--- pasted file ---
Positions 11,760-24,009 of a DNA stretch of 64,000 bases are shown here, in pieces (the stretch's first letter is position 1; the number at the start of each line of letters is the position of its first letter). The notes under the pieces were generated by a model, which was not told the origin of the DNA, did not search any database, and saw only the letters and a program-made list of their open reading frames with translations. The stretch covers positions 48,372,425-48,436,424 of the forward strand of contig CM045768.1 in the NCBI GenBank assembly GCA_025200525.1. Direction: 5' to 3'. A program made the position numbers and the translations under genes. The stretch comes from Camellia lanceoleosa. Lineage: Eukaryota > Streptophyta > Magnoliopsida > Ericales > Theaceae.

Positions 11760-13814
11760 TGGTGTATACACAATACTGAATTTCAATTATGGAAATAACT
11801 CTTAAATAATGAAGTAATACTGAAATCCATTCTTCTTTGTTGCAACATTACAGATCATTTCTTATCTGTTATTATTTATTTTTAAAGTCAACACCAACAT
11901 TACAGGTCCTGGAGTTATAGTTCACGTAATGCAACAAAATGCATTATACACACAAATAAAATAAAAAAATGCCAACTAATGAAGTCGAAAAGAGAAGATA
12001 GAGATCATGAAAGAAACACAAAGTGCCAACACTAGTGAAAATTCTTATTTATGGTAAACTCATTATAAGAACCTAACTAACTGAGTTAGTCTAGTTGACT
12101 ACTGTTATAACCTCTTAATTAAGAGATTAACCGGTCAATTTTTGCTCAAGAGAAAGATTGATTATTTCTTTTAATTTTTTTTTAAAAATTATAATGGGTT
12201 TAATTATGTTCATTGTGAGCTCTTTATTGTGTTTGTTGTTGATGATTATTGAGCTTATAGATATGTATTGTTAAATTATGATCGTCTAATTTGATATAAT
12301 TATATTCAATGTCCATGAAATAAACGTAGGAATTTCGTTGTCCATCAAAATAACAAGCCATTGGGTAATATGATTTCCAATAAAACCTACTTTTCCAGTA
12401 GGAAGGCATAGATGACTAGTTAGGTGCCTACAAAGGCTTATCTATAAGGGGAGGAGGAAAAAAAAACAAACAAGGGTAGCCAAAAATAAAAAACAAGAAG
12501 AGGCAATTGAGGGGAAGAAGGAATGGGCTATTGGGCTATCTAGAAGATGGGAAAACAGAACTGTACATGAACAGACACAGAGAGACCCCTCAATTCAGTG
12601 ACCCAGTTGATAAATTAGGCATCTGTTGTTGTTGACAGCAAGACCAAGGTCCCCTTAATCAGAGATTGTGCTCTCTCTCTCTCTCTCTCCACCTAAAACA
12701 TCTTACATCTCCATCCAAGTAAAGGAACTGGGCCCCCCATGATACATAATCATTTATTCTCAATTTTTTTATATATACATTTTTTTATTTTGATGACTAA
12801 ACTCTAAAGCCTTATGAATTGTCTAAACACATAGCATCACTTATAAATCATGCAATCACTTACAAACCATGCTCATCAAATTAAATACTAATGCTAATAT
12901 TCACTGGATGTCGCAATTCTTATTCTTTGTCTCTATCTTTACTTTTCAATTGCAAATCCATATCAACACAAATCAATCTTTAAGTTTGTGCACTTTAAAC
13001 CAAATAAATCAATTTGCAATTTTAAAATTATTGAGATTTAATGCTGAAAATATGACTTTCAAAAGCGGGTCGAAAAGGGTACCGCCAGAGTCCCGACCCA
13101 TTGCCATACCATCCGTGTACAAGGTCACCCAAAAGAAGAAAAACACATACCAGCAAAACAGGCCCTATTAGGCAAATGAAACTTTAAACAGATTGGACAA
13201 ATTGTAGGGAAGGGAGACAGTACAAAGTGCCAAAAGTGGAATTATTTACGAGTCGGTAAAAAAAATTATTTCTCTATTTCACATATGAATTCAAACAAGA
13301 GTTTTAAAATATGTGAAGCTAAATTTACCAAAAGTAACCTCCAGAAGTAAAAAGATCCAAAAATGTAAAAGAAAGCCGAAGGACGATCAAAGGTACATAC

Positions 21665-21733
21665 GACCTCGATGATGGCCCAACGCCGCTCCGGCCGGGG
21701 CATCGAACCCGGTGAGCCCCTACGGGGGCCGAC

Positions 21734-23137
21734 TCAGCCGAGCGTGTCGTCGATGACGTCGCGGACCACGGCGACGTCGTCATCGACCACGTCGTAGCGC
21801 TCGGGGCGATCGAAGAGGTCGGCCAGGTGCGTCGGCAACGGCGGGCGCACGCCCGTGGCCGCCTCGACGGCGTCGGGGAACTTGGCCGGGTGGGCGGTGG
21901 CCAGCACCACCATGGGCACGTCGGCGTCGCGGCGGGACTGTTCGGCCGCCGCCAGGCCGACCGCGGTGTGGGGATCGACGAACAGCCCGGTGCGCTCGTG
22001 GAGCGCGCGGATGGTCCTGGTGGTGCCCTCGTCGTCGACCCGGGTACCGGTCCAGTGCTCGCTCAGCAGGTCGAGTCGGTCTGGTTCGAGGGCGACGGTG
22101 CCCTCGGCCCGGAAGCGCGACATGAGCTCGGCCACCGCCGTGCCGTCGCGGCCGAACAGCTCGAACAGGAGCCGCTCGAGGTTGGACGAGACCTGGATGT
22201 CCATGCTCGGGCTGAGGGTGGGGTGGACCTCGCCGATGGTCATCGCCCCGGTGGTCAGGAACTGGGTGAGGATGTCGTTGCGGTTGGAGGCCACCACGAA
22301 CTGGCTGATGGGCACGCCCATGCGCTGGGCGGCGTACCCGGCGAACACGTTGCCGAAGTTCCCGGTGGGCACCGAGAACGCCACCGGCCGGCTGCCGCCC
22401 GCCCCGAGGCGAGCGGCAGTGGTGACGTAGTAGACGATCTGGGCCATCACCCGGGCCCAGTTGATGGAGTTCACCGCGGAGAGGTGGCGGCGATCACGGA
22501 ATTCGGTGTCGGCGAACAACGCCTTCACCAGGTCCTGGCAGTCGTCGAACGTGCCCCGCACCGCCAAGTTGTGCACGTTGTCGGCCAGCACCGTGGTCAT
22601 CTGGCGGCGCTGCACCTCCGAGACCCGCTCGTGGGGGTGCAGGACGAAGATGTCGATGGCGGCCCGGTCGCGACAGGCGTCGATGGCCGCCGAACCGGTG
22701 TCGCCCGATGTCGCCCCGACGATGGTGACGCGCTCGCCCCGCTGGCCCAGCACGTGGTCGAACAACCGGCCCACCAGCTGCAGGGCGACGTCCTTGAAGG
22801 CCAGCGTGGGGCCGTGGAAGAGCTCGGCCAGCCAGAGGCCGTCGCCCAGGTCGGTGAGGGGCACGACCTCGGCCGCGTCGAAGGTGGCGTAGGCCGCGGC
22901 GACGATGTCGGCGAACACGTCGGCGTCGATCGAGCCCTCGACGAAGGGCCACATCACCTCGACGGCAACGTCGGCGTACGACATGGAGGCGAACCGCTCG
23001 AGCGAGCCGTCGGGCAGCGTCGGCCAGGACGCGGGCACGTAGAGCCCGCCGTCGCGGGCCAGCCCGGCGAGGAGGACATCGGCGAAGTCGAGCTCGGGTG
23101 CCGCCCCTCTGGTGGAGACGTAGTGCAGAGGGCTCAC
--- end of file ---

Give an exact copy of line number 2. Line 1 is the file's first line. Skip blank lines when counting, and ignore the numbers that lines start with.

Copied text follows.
Positions 11760-13814